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This week in Mailbox: we take a look back at the 2006 Winter Olympic Games; we announce the winner of our February listeners' competition and a new question for March. We quote from letters sent by: Eve Houtzer, Roger Chambers, Mary Lou Krenek, USA; Teodor Shepertycki, Canada; Mohammad Shamim, India, Henrik Klemetz, Sweden, Angelia Beranek, Australia.

Katerina Neumannova, photo: CTK
Once again it is the first Sunday of the month which means it's time to announce the winner of our monthly competition. Although February is the shortest month, we received close to 70 answers, almost all of them correct. But we'll get back to that later after this look back at the Winter Olympics.

After the Czech ice-hockey team were beaten 7:3 by Sweden in the semi-finals last Friday, Eve Houtzer from the United States sent us this e-mail:

"I was very disappointed by the hockey team. What a disaster, it looks like you need some new young blood, Jagr does not do it any more. Anyhow I was happy to see Katerina [Neumannova] win, her strides were awesome."

But as soon as the Saturday game was over in which the Czech Republic took bronze, Eve wrote this:

Czech Ice Hockey Team, photo: CTK
"Sorry! Whatever I wrote before I take it all back. You got bronze. Vokoun is a great goalkeeper. Great team effort."

Thank you and on the same topic, Teodor Shepertycki from Ottawa, Canada, writes:

"Let me take this opportunity to congratulate your ice hockey athletes, coaches, etc - indeed all Czech citizens and those who wish they were - for winning the Torino 2006 Olympic Bronze Medal in Ice Hockey. I can well imagine that, the decisive win against RUSSIA must have been especially satisfying for all Czechs. Well done!"

And finally, our regular listener Mohammad Shamim from India, asked this question:

"How many medals did the Czech Republic win in the 2006 Turin Winter Olympic Games?"

Apart from the ice hockey bronze, cross-country skier Katerina Neumannova got two medals, a silver and a gold medal, and her colleague Lukas Bauer took silver in the 15 km classical. That is four medals altogether, which is the most the Czech Republic has won at any Winter Olympics since the foundation of the state in 1993.

And now onto our monthly competition. Last month we asked you to tell us the name of a Czech scholar who deciphered the Hittite language at the beginning of the 20th century.

Now let's hear some of your answers. Mary Lou Krenek from the United States wrote this:

"The answer for the February competition is Bedrich Hrozny (1879-1952). He was the first to decipher Hittite cuneiform writing and argue and substantiate that the language and grammar were Indo-European. The monthly competitions have introduced me to some outstanding Czechs who have made substantial contributions to the world in their respective fields. I would not have known of them otherwise. Bedrich Hrozny made one of these significant contributions."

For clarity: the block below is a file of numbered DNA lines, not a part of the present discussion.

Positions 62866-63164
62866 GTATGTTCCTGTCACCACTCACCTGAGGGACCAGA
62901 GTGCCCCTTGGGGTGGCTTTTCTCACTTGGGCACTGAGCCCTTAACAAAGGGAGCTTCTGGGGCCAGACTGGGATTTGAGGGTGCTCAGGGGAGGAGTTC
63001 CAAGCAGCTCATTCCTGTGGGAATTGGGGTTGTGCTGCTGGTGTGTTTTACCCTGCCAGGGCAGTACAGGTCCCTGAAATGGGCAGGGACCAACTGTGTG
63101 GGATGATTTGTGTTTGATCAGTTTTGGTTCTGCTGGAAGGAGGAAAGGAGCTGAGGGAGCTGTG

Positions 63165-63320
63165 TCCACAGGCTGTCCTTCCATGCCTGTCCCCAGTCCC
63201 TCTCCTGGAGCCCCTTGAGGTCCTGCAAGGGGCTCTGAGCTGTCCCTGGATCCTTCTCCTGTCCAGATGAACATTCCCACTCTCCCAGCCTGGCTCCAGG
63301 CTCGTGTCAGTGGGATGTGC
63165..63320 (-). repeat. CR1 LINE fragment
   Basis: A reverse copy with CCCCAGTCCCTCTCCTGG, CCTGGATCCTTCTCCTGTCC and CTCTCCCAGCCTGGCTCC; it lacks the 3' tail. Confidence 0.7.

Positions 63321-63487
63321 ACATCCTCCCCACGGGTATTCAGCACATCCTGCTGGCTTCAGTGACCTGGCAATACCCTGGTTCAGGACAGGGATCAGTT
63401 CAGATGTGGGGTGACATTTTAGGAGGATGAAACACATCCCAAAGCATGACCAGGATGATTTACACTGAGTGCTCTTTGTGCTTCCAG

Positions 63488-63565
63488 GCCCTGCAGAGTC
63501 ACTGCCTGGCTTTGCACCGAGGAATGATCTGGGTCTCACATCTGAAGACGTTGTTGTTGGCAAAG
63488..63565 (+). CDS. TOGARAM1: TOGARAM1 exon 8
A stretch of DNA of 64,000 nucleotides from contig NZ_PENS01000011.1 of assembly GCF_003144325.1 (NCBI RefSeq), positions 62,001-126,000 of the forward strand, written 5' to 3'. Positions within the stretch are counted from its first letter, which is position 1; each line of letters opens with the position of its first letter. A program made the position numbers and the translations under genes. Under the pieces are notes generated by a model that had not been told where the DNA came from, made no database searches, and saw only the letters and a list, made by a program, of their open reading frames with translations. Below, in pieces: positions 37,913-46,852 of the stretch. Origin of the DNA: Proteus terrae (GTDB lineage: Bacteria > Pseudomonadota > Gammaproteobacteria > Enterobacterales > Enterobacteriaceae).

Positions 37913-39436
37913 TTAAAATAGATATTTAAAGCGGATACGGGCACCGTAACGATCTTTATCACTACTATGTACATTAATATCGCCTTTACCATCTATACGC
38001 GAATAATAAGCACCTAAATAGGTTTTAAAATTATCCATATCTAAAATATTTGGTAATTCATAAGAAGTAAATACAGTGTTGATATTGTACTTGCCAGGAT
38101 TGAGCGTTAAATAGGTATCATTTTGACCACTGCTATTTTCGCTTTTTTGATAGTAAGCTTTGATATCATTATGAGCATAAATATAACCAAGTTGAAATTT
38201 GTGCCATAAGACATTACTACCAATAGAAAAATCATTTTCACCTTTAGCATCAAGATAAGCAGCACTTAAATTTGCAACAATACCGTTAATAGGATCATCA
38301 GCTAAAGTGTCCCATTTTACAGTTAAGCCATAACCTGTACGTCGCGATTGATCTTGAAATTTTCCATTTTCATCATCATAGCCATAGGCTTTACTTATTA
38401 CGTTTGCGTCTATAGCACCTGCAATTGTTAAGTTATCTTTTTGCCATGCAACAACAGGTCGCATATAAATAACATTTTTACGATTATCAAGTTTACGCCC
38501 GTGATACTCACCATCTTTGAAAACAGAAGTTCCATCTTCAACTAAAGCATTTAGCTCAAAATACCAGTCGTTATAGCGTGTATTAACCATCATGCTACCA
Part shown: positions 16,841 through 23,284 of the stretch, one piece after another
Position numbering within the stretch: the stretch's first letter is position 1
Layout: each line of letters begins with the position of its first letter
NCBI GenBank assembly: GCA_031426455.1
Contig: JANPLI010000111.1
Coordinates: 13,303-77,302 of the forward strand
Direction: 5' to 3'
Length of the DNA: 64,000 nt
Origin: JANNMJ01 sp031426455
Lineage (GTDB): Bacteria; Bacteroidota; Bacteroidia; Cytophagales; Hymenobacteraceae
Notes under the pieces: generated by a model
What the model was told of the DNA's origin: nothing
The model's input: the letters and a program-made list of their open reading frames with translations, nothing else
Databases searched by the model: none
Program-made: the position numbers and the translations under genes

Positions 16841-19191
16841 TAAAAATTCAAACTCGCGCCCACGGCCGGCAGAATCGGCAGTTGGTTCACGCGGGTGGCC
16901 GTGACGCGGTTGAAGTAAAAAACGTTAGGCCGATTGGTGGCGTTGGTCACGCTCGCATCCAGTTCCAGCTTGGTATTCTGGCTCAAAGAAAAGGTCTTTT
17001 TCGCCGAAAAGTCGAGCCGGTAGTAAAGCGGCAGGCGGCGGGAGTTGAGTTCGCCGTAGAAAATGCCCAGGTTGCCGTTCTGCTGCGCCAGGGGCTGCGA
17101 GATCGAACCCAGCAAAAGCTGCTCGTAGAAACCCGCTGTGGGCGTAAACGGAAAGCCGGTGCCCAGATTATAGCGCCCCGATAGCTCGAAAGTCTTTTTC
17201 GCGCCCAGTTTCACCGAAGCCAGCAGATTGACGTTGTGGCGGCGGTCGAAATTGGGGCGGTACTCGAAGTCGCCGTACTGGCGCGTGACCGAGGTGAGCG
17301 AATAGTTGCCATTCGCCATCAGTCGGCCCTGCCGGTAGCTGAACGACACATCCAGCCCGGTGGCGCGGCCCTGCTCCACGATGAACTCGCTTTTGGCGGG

Roger Chambers from New York described to us how he found the answer:

"These days, the internet is often the first choice for such a search, but I decided instead to rely on my library, but where to start? Then I thought of Will Durant. Easy enough. Going to Hittites in the index of 'Our Oriental Heritage', 1935, volume one of an eleven-volume set of history of civilizations, I was soon reading the following on page 286. '[The Hittite] language, recently deciphered by Hrozny, from the ten thousand clay tablets found at Boghaz Keui by Hugo Winckler, was largely of Indo-European affinity; its declensional and conjugational forms closely resembled those of Latin and Greek, and some of its simpler words are visibly akin to English."

Then Mr Chambers writes he confirmed the data in two other encyclopaedias...

"So there you have it. It is perfectly possible to find out things the old fashioned way, from books."

Henrik Klemetz from Sweden sent us this answer:

"The answer is Bedrich Hrozný, a Czech professor at the University of Vienna, who in 1916 deciphered what the Hittite language sounded like and confirmed that it was indeed Indo-European. The phrase, based on an inscription in cuneiform, said 'Now bread you eat, then water you drink'."

As I said there were almost 70 answers but there can only be one winner each month and this time we drew Angelia Beranek from Australia.

"The language of the Hattusa tablets was deciphered by Czech linguist Bedrich Hrozny. He announced the results on November 24, 1915, at a lecture at the Near Eastern Society of Berlin. A book on his discovery was printed in Leipzig in 1917, titled Language of the Hittites; Its Structure and Its Membership in the Indo-European Linguistic Family. Once again, the Czechs had shown how diverse and intelligent they are - for a small country they have gained eminence in the world. Hope they continue to keep up the good work!"

Congratulations! Your prize is in the post. Many thanks to everybody else for writing in. You have another chance this month. The question for March is simple:

"Which person who was born and lived in what is now the Czech Republic has been dubbed the 'father of genetics'?"

Please send us your answers as usual to Radio Prague, 12099 Prague, Czech Republic or much quicker to English@radio.cz. Those are also the adresses for your comments and queries about our programme. And if you have a personal story to tell related to the competition question, don't hesitate to share it with us.